Whilst I was stationary at traffic lights and my gearbox was set to “park” I used my mobile phone. The Police issued me with a Fixed Penalty. My mobile was not used at any ther time except whilst I was stationary. The police advised me that due to the ignition being on this was still an offence. Is this correct?
The Police are correct. If the vehicle was not parked, stationary and engine off, it is being “used” as far as the law is concerned. This is particularly the case if you are in a queue of traffic waiting at lights etc., as opposed to pulled up out of the traffic at the side of the road. In those circumstances, you are best off cutting your losses and taking the Fixed Penalty. You will also need to advise your insurers of the points imposed.
I was stopped by the Police and told that I would receive a Fixed Penalty for speeding. I have in fact now received a Court Summons. Why did I not get a Fixed Penalty?
The option to resolve an offence by way of a Fixed Penalty Notice is at the discretion of the Police. If the Officer stops you, that is the opportunity for the Fixed Penalty to be issued. If it is not issued at the scene, it is extremely unlikely that you will receive a conditional offer as the Police Officer has clearly decided that the matter is too serious to be resolved by way of the Fixed Penalty process. There is no obligation upon the Police to offer a Fixed Penalty and if you leave the scene without a conditional offer in your hand, it is inevitable that a Summons will be issued.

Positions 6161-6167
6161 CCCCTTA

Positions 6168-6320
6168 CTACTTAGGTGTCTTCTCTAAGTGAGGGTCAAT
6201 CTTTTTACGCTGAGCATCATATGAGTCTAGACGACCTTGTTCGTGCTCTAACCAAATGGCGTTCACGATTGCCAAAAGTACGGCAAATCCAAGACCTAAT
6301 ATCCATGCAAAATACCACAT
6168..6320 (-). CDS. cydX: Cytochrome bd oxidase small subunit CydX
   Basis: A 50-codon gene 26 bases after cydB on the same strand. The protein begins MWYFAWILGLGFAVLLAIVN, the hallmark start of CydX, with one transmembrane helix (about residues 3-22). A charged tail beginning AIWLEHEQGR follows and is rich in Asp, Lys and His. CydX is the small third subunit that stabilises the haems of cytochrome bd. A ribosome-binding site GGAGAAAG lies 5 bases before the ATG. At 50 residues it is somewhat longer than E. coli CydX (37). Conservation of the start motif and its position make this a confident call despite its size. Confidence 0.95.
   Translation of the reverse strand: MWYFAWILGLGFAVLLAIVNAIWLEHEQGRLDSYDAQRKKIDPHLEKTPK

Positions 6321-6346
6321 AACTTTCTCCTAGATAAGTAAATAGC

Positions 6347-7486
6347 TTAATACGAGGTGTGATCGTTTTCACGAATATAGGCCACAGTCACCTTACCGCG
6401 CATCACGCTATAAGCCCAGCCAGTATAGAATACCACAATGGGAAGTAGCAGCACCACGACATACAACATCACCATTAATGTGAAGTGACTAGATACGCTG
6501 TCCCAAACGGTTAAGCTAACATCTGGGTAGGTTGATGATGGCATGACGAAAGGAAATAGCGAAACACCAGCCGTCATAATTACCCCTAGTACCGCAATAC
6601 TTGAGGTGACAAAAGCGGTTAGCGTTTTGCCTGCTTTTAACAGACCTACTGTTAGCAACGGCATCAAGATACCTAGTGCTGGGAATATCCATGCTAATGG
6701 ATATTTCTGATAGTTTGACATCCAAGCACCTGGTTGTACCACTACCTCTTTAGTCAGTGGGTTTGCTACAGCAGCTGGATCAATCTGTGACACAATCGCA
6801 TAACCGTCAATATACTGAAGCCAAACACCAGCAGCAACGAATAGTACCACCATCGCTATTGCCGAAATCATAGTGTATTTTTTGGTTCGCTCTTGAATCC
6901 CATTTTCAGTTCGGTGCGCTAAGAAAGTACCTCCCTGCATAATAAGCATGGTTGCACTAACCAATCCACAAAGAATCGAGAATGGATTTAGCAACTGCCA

I have received a Fixed Penalty for a traffic light offence. If I had performed an emergency stop, it would have meant that the person behind me would have hit me. Do I have a case if I take this matter to Court?
This is an “absolute offence” which means that you will be convicted if the Police can show that your vehicle crossed the stop line when the red line was illuminated. The rules are that you must stop on amber, unless it is unsafe to do so but you must stop on red, regardless of the circumstances.
There is an outside chance that the Court may decide not to impose points if you can prove that a collision would have occurred had you stopped but this is extremely remote and you would have to show that the vehicle behind did not come to a halt in order to support your case. However, if you run the case to Court and lose, you would face increased costs and a higher fine.
I have received two Fixed Penalty Notices within days of each other. Will I be able to accept the two conditional offers, send and receive my driving licence back in time to meet the time limits?
You have 28 days in which to accept conditional offers. If they have been issued by the same Process Unit, you can send them together. If the Fixed Penalties are from different Police Authorities, you should send off the first one, but put in a note that you require the licence returned promptly. If the licence is not returned within the 28 days, you should contact the other Authority explain the situation, and ask them to extend the time for acceptance. Most will co-operate in this respect.
Totting Up: Will a delaying tactic prevent a driving ban?
I currently have 9 penalty points on my driving licence and I’ve just received a Fixed Penalty Notice which will bring me to 12 penalty points. If I contest or appeal the Fixed Penalty, by the time the matter goes to Court, the first 3 points on my licence will no longer be valid. Is this a tactic I can use to prevent a totting up ban?
No. If you had 9 points at the time of the offence, the Court is still entitled to impose a totting up ban. The reason that penalty points remain on your driving licence for 4 years but remain only valid for 3 years is in order that the Court is fully aware of the driving history to prevent such a tactic.